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Compassion + Science

The Education of Orchids and Dandelions: It's Nature with Nurture

by Dr. Chris Kukk

Intellectual and emotional success comes from nature interacting with nurture. Understanding how nature interacts with nurture should be the cornerstone for building intellectual and social development of all children.  The traditional debate of nature versus nurture is a red herring that inhibits the making of constructive policies that strengthen our communities.

Researchers who focus upon the gene known as DRD4 (a dopamine processing gene) show that there is a reciprocal relationship between a person’s biological makeup (nature) and his or her environmental surroundings (nurture).  DRD4 researchers label children with the “long variant” (low production of dopamine) of the gene as “orchids” and others as “dandelions.” While dandelion children can adapt and develop in any type of cultural and socio-economic environment, orchid children are “context-sensitive,” according to an article in Current Directions in Psychological Science by Bruce J. Ellis and W. Thomas Boyce, in that their “survival and flourishing is intimately tied, like that of the orchid, to the nurturant or neglectful character of the environment.”

Various peer-reviewed studies clearly demonstrate that negative and uncompassionate home and school environments hurt the social-emotional and intellectual development of orchid children but have minimal to no effect on dandelions.  However, the studies also show an amazing effect that compassionate and positive (compasitive) homes and schools have on both orchids and dandelions: while both orchids and dandelions succeed in a compasitive environment, the orchids thrive to such an extent that they surpass the dandelion children in social-emotional and intellectual learning.  In other words, compassionate and positive home and classroom environments help all children succeed and they turn a potential learning deficit into an asset.  Research in the field of child development not only shows that the nature versus nurture debate is not useful but that a combination of nature with nurture can unlock hidden potential in every child.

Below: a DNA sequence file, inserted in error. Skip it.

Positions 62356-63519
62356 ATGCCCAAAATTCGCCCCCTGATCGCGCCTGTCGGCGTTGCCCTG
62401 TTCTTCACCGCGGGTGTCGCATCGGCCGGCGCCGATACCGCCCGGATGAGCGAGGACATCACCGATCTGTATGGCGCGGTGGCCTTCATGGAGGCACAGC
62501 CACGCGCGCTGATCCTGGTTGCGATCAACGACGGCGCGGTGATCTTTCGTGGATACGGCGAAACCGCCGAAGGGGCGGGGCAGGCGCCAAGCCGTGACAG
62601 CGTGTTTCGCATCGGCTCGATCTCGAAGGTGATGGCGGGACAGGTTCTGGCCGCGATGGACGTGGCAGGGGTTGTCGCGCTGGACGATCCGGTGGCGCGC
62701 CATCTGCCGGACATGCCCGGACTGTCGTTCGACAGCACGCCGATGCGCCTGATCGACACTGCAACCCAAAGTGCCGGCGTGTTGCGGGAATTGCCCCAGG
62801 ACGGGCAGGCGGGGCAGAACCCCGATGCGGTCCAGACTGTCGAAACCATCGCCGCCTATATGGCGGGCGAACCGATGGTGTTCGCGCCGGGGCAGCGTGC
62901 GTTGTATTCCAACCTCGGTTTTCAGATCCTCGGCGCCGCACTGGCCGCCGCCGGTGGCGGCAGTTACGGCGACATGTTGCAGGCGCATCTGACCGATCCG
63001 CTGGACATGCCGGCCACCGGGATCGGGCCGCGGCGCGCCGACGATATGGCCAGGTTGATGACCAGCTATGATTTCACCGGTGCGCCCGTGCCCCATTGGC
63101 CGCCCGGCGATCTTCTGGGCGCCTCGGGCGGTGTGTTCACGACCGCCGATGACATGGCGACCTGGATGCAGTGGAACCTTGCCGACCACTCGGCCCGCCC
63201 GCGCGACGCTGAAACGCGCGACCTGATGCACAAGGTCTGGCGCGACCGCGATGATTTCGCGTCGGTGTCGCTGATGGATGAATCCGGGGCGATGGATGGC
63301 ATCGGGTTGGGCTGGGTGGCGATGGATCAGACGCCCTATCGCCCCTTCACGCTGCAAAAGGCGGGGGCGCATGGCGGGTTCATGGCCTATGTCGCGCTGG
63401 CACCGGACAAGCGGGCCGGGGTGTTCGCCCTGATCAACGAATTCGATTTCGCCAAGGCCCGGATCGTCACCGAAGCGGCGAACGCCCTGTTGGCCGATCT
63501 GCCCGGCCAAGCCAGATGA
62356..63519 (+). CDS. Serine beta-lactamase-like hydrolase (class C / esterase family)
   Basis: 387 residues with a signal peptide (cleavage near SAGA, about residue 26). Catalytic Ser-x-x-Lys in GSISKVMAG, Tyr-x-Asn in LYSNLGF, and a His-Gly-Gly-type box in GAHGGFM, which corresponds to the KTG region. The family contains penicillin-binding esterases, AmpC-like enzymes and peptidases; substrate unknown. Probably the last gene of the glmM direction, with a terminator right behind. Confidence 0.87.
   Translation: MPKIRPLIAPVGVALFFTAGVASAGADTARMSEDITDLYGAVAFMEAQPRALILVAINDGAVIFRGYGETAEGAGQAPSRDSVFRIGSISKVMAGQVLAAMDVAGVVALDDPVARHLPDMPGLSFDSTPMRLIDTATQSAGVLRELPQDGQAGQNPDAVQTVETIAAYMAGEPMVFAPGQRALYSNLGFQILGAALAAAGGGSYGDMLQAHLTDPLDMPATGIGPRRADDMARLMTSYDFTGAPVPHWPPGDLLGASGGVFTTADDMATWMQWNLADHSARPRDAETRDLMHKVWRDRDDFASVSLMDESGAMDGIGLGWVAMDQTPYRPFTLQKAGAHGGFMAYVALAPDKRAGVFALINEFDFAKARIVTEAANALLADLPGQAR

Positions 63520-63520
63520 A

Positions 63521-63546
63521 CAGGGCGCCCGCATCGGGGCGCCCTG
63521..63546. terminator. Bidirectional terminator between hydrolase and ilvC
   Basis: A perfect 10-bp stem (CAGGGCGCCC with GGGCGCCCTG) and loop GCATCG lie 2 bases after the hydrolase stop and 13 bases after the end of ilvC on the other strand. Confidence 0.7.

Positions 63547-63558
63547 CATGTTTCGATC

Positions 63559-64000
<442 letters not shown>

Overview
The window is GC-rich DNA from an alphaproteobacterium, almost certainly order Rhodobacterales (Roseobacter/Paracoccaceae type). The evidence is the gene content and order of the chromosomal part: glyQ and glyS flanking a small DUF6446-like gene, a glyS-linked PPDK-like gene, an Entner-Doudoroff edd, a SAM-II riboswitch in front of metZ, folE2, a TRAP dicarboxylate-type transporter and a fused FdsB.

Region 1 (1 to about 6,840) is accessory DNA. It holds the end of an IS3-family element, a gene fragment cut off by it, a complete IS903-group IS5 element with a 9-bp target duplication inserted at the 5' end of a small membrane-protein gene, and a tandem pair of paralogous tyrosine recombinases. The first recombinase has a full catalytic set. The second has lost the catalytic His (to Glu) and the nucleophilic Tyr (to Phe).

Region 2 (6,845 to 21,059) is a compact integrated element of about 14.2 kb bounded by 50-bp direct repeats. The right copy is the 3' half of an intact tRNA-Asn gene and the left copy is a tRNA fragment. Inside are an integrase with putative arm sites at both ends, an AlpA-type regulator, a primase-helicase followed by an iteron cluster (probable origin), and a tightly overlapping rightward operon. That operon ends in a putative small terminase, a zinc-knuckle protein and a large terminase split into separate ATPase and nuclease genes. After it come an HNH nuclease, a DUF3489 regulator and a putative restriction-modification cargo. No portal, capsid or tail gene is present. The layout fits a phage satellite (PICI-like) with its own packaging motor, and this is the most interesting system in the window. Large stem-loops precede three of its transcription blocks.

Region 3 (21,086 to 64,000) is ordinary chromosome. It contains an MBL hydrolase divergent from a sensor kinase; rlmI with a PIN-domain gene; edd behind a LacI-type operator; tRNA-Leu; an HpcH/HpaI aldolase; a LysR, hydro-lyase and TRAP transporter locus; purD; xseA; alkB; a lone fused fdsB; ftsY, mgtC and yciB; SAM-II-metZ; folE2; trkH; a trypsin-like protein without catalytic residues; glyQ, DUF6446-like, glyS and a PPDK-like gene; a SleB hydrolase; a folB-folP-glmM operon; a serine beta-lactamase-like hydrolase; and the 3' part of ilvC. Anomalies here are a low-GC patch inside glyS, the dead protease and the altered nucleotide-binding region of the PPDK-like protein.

Reading recent articles in The New York Times and The Economist about the establishment of curfews in American cities as well as the spread of “bratophobia” in various parts of the country where children are being “barred” from bars and restaurants immediately brought to mind the studies of DRD4 researchers.  The articles remind me of the American tendency to react rather than prevent problems from arising.  DRD4 research, in contrast, highlights the role that science can play in helping us to create policies that avoid problems.  While we tend to think that some children are naturally “brats” and others are naturally “good,” DRD4 studies clearly show that we can create conditions where all children flourish.  Imagine, for example, classrooms where learning happens in a compasitive environment rather than classrooms as testing centers where darkened ovals are considered the measure of an education.  Should we be focused on developing policies that exclude or include children?  Which is better for strengthening our communities? ARTICLES: The bratophobia and curfew articles are:

  • Baltimore Joins Cities Toughening Curfews, Citing Safety but Eliciting Concern (Emma G. Fitzsimmons, The New York Times, June 22, 2014)
  • Nippers Not Wanted (The Economist, June 21, 2014)


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